Title Praise and Ridicule: Immortalization and Desecration of the image of Confucius in Taiwan during Japanese colonial period Author Lin, Yi-Heng Assistang Professor, Department of Chinese Literature and Application, Fo Guang University Abstract In Pre-modern Eastern Asia, the canon seemed to be challenged. Taiwan in Japanese colonial period, the image of Confucius had been challenged, too. Japanese as the colonizer attempted to assimilate Taiwanese to expand their national policy through sharpening the interpretation of Confucius. Therefore, many people challenged Confucius by the writings of joke, trying to establish multiple interpretation of Confucius. Their purpose is to examine the thought of Confucius whether it fixed the new rea or not. That is also the initial reason of the debate between Confucianism and Moism. In the praise and sarcasm of Confucius, it illustrated that Confucius had been knocked off his pedestal. In the meantime, it illuminated that Confucianism still remained the core concept in Taiwan and Japan. In this changing era, the followers of Confucius made effort to find the new position for Confucius.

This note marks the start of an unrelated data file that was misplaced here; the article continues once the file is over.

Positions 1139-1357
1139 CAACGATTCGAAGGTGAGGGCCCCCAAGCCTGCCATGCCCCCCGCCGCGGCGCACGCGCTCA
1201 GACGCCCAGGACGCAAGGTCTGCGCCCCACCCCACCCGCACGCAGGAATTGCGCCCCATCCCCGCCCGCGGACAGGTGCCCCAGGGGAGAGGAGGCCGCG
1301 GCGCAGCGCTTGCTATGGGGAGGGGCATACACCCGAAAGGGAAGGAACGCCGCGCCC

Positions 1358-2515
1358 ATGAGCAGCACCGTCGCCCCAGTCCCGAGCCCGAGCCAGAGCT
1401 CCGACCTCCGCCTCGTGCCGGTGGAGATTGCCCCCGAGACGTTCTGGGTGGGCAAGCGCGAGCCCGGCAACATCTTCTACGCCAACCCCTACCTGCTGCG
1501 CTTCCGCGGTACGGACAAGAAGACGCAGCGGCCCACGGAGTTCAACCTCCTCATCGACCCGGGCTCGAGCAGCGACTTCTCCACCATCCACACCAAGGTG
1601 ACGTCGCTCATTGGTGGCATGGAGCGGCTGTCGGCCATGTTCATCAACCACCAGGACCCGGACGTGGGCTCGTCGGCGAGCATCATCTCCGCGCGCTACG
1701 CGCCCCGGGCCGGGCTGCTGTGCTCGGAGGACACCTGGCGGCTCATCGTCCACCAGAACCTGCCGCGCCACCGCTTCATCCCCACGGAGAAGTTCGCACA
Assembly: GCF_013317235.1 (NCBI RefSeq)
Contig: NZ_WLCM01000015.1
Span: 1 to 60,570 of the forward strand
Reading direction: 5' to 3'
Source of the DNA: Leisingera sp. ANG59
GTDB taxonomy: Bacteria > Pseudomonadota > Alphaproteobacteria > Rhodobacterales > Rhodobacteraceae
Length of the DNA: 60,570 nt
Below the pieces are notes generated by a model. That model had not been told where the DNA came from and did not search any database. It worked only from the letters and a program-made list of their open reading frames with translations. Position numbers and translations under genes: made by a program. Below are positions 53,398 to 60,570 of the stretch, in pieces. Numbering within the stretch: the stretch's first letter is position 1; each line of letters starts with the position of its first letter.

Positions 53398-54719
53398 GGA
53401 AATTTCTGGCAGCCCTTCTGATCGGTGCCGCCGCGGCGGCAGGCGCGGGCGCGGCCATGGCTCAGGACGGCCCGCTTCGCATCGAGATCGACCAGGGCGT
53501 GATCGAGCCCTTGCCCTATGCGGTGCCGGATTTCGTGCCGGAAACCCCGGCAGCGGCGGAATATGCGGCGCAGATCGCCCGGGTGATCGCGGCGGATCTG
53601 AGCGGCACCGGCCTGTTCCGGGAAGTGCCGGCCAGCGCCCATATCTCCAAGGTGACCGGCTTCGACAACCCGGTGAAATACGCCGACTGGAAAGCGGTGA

Title Exploratory Research on Sanctioned Literary Education during the Japanese Colonial Period in Taiwan: Using the Public Elementary School Curriculum as an Example Author Hsu, Pei-Jung Ph.D., Taiwanese Literature, National Cheng Kung University Abstract This study investigated the characteristics of modern literature education in Taiwan under the Japanese colonization. The emergence and timing of literary education in Taiwan was related to the reorganization of the Japanese government system, the evolution of the colonial ruling strategies in Taiwan, and the process of literature modernization. We examined these historical factors through the scope of the changing literary education in Taiwanese public elementary schools. We observed that Taiwanese literary education was closely related to the Japanese ruler’s moral conception. Despite the late effort, the colonial government-sanctioned literary education aimed to develop “loyal, patriotic, and self-regulated people of a civilized empire” was gradually introduced into the Taiwanese public elementary school curriculum. However, the introduction of literary education was a double-edged sword. On the one hand, the ruling strategy achieved deep ideological control and nurtured free individuals that were harmless to the state; however, the methods of expression might have given birth to ideologies and values that went beyond the Japanese government’s expectations during the transition from cultural monopoly to a more relaxed rule.